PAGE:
> It's easy with LineMode on - ICS only forwards the data on when it
> receives a delimeter.  But when it's off, it seems as though anything
> other than file sends and receives (because you don't really act on the
> file stream, you just send or recieve its bytes) proves to be a
> difficult task.

If not using a delimiter, you must use a byte count. In any case, the receiver 
need to know how much
data has been sent by the sender. TCP doesn't preserve boundaries: it send all 
data in the correct
order, without error and only once. But it can split or merge data according to 
what is needed by
the network layer.

Most protocols use line mode (SMTP, POP3, NNTP, ...) some use both : FTP and 
HTTP. FTP use two TCP
connections: one for commands and one for data. On command stream, it use line 
mode. On data stream,
it just send data. End of data is found because the stream is simply closed. 
HTTP use a single TCP
stream, begin with line mode in his header and then switch to byte count for 
the document. Byte
count is given in one of the header lines.

So what do you have to do ? You have to design your own protocol, using line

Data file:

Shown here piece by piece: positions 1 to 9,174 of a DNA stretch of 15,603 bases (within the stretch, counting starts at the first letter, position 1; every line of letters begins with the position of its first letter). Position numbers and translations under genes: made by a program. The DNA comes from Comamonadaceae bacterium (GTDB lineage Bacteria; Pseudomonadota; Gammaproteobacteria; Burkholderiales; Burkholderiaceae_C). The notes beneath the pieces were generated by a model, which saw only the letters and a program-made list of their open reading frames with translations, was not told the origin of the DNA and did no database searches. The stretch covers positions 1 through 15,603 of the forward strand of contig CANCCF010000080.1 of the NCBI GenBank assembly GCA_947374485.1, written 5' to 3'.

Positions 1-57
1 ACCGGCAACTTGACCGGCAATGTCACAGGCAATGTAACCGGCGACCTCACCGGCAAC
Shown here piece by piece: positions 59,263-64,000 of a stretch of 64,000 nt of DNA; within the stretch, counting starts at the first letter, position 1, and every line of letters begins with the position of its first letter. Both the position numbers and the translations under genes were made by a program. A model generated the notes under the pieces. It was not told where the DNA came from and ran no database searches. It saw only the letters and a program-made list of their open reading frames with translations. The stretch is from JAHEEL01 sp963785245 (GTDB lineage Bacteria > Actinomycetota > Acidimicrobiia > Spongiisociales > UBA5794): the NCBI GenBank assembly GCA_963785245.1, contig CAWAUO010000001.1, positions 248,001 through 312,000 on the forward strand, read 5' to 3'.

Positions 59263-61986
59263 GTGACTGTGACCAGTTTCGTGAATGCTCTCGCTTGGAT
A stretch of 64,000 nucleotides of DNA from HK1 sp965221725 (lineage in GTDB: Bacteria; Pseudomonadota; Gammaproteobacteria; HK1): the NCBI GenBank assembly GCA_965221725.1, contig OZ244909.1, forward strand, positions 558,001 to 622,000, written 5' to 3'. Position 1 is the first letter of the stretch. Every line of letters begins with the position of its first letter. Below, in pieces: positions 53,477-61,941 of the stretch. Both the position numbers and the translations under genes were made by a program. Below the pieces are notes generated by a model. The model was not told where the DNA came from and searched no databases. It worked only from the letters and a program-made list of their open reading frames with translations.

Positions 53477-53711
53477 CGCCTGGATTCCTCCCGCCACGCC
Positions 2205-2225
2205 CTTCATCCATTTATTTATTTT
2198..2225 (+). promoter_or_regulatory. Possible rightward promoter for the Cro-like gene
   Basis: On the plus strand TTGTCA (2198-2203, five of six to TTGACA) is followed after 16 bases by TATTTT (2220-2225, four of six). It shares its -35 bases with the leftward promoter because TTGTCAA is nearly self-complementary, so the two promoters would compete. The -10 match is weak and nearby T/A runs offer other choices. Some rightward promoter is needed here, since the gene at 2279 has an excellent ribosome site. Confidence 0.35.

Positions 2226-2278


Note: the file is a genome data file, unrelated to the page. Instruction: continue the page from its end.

mode or not, it is not
very important. What is important is that at any moment one side know what the 
other is trying to

I understood that you don't want to use line mode. Perfect for me. Use a byte 
count. You can, for
example build each of your message with 4 byte being a 32 bit integer that 
gives the number of data
bytes that follow. Send is trivial. Receiving require a buffer where you append 
everything you
receive. Each time you received something (OnDataAvailable event, then call 
Receive method), you
check how many bytes you have received. If less than 4, you just do nothing 
more. If more than 4,
then you received your count. You compare the count with the actual data 
received. If you have
enough data, you trigger your own event, such as OnMessageReceived, passing the 
count of bytes and
the pointer to the first byte into your buffer (You can also copy the data but 
if will be slower).
When the event handler returns, you remove the count and the message data from 
the buffer, keeping
the rest for the next round.


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